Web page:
This is precisely where the moral victory lies. It does not lie, in practice, in condemnations and blanket bans on these techniques. It lies precisely in showing that, in the particular case of this person, these techniques have played a moral usurpation. They have claimed to be something greater than they are. The evidence is there in the practitioner’s inability to relativize and part with the technique with the detachment that is required of us towards all created goods. The practitioner of these techniques does not know the royal way of the nada nada nada y en el monte nada.

The deeper or “ontosophic” exactness

But the victory is not only practical. It has firm philosophical and theological foundations (which together I like to call “ontosophic” foundations – foundations rooted in the being of things and in all the gradations of wisdom, be they natural or supernatural).

The Gospel “makes all things new” (Rev 21:5). It is a “new and living way” (Heb 10:20). It is utterly above nature so that we call it supernatural. It is unattainable by human beings in their resources within. What the Crucified One offers us is a healing, completion, and augmentation of our self which is completely beyond any human causality.

On the other hand, all of these techniques – Main’s, Keating’s, Osho’s, the ancient Sufis’, vipassanā itself – are just that: techniques. With proper effort and application, they “work.” They are deployments, however bizarre and surprising, of the resources within the human person in its natural constitution. In other words, they are emphatically and demonstratively not supernatural. They are not grace. They do not bring us that infinitely great good which is charity and its peculiar union with God.

What they do bring us is open to interpretation. However, the best interpretations in terms of Christian understanding are undoubtedly those of Jacques Maritain, Olivier Lacombe, Louis Gardet, Henri de Lubac, John C. H. Wu, and the middle-period Thomas Merton. That is, these techniques are able to purify one and so stop the normal human mental and physical activity such that the soul is turned not outward as it normally is, nor reflective on its proper acts as it sometimes is, but bent backwards so completely and so contrary to its normal operation so as to “enstatize” in its very ontological base. It experiences what Thomists call the actus essendi or esse in a very immediate experience. It lies beyond words or utterances. The ontological light becomes blinding. The experience is ineffable. Instead of the mind thinking of its acts or any external object, the mind is turned utterly in on the great ground of being that supports its very own self, and the wall between object and subject is, for but a moment, dropped. This is nibbāna (or whatever else the practitioner names it).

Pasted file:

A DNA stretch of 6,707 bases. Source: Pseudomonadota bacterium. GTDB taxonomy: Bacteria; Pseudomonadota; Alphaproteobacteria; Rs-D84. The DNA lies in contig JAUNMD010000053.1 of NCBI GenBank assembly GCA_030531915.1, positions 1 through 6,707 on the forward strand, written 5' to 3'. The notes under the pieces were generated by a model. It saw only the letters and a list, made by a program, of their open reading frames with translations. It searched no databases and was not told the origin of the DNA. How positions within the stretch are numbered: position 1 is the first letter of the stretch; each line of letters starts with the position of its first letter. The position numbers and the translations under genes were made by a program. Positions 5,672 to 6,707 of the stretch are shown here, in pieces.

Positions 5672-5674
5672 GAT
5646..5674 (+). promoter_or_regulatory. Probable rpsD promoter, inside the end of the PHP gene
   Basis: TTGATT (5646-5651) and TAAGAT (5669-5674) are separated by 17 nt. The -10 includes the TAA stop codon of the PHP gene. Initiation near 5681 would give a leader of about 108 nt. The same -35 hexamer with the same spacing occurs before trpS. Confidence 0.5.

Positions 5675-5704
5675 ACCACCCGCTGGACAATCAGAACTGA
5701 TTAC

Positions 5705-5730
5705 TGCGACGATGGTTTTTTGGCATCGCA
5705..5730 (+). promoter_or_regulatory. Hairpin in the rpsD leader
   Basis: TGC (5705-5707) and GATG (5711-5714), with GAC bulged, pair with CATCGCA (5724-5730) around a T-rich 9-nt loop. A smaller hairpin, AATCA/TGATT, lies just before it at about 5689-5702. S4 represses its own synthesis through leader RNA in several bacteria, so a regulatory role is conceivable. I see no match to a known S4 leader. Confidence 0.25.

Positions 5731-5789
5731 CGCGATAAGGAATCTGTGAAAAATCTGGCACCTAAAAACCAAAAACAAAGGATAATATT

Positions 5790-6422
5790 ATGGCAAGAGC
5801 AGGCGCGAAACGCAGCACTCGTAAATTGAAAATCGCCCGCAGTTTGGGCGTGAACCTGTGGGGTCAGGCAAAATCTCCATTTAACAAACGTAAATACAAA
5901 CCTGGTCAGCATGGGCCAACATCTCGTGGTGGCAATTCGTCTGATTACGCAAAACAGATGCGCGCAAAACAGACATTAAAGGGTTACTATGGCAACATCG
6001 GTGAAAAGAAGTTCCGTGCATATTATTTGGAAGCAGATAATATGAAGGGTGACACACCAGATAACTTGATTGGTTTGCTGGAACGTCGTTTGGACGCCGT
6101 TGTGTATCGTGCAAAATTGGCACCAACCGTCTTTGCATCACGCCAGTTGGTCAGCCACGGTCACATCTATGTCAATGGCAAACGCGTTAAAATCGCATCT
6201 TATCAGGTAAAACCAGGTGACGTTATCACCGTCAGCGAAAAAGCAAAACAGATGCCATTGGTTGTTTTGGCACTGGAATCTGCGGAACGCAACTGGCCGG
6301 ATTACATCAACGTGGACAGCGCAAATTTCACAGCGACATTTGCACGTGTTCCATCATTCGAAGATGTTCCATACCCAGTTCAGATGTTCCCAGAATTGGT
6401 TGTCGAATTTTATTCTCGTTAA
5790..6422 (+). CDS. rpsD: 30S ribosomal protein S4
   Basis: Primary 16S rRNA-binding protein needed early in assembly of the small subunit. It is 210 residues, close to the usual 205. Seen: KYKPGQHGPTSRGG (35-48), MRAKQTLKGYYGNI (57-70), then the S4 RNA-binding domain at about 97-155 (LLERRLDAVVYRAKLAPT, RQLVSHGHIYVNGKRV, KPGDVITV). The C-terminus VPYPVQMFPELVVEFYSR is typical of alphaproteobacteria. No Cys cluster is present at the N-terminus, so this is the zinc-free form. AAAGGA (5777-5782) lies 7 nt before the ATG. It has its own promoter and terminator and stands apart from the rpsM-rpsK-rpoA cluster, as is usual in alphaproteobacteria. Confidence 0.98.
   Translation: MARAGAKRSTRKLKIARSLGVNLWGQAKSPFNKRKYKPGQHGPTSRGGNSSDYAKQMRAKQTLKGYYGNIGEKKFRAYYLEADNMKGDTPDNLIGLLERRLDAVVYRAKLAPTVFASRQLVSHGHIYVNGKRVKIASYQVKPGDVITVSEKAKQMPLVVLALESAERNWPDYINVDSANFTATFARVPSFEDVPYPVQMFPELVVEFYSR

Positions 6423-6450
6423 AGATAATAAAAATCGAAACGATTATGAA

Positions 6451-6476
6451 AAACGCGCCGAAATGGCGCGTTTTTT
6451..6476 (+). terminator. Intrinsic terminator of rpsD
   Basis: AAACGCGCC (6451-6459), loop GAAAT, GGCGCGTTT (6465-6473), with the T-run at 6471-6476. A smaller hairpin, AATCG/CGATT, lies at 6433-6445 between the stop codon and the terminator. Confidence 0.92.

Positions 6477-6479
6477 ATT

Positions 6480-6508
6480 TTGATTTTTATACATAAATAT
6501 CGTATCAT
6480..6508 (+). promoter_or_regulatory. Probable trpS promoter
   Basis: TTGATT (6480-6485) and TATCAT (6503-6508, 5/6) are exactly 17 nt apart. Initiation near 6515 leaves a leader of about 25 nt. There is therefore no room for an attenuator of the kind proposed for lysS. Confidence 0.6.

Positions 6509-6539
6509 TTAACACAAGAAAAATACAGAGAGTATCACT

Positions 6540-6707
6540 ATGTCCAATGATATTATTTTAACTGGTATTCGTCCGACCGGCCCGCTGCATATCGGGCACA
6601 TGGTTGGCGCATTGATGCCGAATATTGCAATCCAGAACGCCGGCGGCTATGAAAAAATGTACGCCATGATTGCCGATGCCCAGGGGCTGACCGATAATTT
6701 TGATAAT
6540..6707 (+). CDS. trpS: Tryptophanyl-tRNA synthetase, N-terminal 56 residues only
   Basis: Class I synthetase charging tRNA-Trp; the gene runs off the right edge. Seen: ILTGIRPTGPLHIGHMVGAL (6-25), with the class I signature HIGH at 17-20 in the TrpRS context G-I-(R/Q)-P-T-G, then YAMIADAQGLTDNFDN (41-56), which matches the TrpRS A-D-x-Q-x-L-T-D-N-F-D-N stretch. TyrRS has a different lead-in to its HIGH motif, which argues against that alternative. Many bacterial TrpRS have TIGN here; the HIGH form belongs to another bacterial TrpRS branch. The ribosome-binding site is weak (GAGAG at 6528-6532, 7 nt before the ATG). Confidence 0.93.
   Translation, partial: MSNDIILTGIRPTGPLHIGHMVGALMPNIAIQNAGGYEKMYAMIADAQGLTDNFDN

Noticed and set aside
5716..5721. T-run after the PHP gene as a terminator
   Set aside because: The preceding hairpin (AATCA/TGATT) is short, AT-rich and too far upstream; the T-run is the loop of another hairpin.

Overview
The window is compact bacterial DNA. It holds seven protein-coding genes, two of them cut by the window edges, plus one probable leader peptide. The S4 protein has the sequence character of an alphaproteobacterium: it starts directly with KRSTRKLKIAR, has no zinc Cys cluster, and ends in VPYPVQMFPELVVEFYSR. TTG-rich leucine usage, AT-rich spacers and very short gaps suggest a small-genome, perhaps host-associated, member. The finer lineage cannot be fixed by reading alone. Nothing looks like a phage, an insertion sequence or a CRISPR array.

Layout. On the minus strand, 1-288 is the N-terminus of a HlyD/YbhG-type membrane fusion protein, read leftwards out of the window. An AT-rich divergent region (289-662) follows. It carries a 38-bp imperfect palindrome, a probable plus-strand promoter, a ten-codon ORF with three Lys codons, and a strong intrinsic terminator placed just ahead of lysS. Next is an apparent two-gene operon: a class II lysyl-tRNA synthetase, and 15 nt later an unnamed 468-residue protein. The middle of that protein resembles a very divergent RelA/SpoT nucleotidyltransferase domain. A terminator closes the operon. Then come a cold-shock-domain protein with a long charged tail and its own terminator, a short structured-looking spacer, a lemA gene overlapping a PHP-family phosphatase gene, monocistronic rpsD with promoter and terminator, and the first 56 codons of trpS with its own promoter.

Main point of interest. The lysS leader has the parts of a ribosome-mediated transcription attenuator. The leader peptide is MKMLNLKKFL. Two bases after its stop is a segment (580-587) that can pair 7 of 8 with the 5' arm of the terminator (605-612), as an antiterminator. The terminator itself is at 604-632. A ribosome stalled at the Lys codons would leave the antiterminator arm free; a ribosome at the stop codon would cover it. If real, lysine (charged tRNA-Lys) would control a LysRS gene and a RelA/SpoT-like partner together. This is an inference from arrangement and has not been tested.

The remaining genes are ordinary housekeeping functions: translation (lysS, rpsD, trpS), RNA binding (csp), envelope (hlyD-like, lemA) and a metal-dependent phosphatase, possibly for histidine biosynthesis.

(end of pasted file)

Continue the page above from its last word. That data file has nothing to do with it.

Now, as great a human achievement as that is, it contains its moral dangers. One could absolutize it a bit too much. One could forget the greater structure of reality. One could sin against truth by proclaiming a kind of existential monism (“that, too, is Ātman,” for example). The road is very narrow. The more a created good almost, but not quite, fills us, the more do dangers multiply. Here, the dangers are legion.